Do you think that any further acclimatisation was done on the mountain or was it all completed before you left home?
Probably some additional acclimatization occurred once I arrived in the 10 days I spent above 5300m.
Fascinatingly, you had access to DEXA scanning and were able to confirm that you hadn't lost weight or muscle mass during your trip. This is extraordinary amongst Everest summiteers. I lost more than 20kgs! Looking back do you see other advantages for the "Lightning Ascent" approach?
Less exposure to objective hazards on the mountain and illnesses picked up from other climbers, less time away from home/work/loved ones, ability to maintain performance levels after arrival (largely a result of no loss in lean body mass).
Thank you for taking the time to answer these questions!
For many years those heading to high altitude have adopted a very similar approach to acclimatisation, spending days or weeks at steadily increasing altitudes before making their summit attempt. Roxanne and the team at Alpenglow Expeditions have clearly found a very different approach. By using the right technology, it is now possible to expose yourself to increasing levels of hypoxia in the comfort of your own home and prepare your body successfully for the challenges of high altitude. The question that now needs to be answered is, "how much hypoxia is enough?". We need to know how far in advance exposure should start, how many hours are needed in hypoxic conditions each day and importantly, how should the degree of hypoxia change as individuals get closer to the day of departure. The key to all of these questions may lie in developing the right test that can monitor the degree of acclimatisation being achieved. Just like a runner using a stop watch to determine the effect of their training, the mountaineer needs to find a way to determine whether the preparation undertaken is adequate for the mountain he or she is preparing to climb. On many of the world's highest peaks this may not be enough and additional supplemental oxygen will still needed. Here's the last word from emergency physician and veteran of dozens of 8000m expeditions Monica Piris,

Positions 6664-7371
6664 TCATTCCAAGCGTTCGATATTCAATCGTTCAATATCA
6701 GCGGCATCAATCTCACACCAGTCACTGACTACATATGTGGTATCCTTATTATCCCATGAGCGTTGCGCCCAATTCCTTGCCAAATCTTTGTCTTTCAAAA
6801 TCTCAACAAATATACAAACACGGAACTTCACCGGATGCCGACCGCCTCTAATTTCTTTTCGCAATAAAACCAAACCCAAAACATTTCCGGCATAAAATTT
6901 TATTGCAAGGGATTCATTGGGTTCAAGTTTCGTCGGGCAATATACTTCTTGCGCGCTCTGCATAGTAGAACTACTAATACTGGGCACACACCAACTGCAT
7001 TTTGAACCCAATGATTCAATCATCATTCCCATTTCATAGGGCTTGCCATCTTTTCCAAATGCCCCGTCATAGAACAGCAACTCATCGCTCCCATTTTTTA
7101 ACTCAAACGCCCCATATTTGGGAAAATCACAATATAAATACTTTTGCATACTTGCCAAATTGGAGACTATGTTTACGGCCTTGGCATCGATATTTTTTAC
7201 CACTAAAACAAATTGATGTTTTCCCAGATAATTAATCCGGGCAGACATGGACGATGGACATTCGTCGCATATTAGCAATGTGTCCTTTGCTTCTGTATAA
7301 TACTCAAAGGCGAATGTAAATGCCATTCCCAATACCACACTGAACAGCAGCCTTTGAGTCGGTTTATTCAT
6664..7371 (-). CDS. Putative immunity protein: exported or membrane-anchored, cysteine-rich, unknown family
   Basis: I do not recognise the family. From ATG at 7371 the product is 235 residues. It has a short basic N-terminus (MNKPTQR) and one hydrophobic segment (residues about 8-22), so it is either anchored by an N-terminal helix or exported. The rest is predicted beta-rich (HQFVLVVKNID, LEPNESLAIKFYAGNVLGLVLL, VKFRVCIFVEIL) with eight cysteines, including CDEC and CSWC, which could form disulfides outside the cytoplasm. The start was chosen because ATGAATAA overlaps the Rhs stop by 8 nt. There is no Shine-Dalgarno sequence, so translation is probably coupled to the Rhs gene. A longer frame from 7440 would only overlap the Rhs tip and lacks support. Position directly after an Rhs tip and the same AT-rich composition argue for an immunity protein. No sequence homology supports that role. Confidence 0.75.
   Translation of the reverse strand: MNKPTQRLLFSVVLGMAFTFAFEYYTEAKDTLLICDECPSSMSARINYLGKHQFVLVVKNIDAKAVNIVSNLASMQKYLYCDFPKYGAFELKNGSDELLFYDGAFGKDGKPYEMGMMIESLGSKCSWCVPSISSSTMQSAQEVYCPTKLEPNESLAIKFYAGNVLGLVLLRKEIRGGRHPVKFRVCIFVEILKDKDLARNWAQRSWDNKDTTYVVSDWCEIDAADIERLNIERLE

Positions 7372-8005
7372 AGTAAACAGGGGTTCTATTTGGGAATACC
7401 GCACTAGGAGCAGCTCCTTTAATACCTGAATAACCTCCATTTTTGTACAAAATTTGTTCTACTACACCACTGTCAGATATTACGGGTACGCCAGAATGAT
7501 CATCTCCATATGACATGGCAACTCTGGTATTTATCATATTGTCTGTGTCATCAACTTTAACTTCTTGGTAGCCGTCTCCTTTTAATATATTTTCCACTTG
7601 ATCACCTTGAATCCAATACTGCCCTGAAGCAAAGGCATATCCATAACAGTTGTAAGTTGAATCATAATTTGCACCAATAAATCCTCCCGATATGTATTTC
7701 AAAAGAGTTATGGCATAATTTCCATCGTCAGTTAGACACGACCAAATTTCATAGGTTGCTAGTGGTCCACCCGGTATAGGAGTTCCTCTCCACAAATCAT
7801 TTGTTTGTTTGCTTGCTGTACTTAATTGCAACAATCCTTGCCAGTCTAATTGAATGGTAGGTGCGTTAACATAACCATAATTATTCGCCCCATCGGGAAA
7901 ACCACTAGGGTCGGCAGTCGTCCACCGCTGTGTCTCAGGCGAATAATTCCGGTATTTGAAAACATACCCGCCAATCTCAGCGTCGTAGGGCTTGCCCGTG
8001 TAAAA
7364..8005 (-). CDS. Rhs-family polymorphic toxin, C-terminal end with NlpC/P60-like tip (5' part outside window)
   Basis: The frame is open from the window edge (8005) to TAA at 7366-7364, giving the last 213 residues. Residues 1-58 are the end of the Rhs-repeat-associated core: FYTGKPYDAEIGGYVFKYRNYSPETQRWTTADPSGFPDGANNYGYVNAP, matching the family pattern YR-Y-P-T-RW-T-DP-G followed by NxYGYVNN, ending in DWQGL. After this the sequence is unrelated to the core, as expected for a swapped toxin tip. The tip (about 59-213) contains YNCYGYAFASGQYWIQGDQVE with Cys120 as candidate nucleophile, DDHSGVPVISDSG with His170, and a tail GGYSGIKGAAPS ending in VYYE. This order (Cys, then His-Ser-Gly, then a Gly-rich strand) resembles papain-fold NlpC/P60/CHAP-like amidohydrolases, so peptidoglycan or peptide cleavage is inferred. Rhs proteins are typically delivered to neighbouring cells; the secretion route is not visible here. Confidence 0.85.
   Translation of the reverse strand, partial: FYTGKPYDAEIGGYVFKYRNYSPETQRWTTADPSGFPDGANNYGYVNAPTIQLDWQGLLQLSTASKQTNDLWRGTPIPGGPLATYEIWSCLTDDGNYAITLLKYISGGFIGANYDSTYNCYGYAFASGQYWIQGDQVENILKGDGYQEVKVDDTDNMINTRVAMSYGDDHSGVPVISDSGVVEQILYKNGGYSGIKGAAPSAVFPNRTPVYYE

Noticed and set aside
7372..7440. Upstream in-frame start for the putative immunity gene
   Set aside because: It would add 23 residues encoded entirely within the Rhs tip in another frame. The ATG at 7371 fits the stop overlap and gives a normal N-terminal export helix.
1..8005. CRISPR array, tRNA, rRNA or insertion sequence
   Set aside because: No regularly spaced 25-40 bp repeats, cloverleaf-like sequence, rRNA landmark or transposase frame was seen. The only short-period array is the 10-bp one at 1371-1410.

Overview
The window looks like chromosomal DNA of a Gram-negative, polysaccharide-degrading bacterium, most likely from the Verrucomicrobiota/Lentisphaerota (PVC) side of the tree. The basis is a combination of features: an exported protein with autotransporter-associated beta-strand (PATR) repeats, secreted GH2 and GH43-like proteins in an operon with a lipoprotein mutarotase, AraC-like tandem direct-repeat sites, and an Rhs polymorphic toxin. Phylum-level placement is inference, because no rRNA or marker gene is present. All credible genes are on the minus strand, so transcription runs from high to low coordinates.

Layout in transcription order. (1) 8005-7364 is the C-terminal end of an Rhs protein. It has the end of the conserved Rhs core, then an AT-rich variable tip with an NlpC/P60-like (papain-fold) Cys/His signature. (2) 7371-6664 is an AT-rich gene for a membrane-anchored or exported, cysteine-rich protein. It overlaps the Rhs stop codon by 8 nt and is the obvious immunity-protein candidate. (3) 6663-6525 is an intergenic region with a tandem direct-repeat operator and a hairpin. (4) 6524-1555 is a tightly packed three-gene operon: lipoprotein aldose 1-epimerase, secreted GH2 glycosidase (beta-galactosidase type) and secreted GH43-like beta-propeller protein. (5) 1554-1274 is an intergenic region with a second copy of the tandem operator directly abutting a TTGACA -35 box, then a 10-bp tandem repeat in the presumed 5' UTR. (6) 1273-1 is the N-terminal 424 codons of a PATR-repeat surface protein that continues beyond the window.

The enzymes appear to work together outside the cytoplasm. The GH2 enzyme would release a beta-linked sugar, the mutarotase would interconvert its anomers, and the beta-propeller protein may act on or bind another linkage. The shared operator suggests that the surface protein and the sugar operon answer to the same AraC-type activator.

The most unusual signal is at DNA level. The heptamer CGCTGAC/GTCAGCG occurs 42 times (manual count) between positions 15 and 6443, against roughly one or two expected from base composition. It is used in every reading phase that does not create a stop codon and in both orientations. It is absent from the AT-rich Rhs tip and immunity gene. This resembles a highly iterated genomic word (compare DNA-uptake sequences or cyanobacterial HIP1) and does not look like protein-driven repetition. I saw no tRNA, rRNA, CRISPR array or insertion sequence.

"Using the hypoxic tents for those who are planning on climbing with oxygen, prepares them for arriving at the altitude of base camp and slightly above (5300m). It allows them to get there quickly without having to do a long trek or approach that is almost invariably plagued with lots of upper respiratory tract infections and travellers diarrhoea. They arrive fresh and not depleted. They don't suffer as much when they get there, again retaining strength for what's ahead. Their morale doesn't dip from feeling too shitty for too long. All of these things play a large part in success rates, but the hypoxic tents don't acclimatise them to anything higher..."
In one sentence,
"It's the supplemental oxygen that gets them to the top. The hypoxic tents get them to base camp."
Thanks to Roxanne and Monica for contributing to this post.
*How does a hypoxic tent or mask system work?
As you ascend to high altitude the number of oxygen molecules that surround you falls. This results in fewer collisions and a reduction in the pressure they exert on the objects around them. Oxygen needs a differential in pressure to move from the atmosphere and into the lungs. The higher the pressure, the more rapid the movement of molecules. If this pressure falls, the movement of oxygen falters and fails to get to the body's organs. This is what happens at altitude and causes a myriad of problems for the mountaineer!
The pressure exerted by oxygen molecules is known as the partial pressure of oxygen or PO2. At sea level the PO2 is 21 Kilopascals (KPa). This is calculated by multiplying the percentage of oxygen in air (21%) by the collective pressure of all of the different gas molecules present in the air at sea level (100 KPa). At 5000m, this pressure, commonly referred to as barometric pressure, drops to 50 KPa and results in a PO2 of 10.5 KPa.
A hypoxic tent or mask system can create the same PO2 at sea level as that found at 5000m. Rather than change the barometric pressure, the hypoxic system delivers a lower percentage of oxygen. By breathing 10.5% oxygen at sea level barometric pressure (100 KPa) it is possible to obtain a PO2 of 10.5 KPa. Hence, a "simulated" altitude of 5000m!
Interested in mountain medicine? For more details take a look at this!
Unfortunately this event has been cancelled due to the coronavirus pandemic. Future events will be publicised on the blog soon!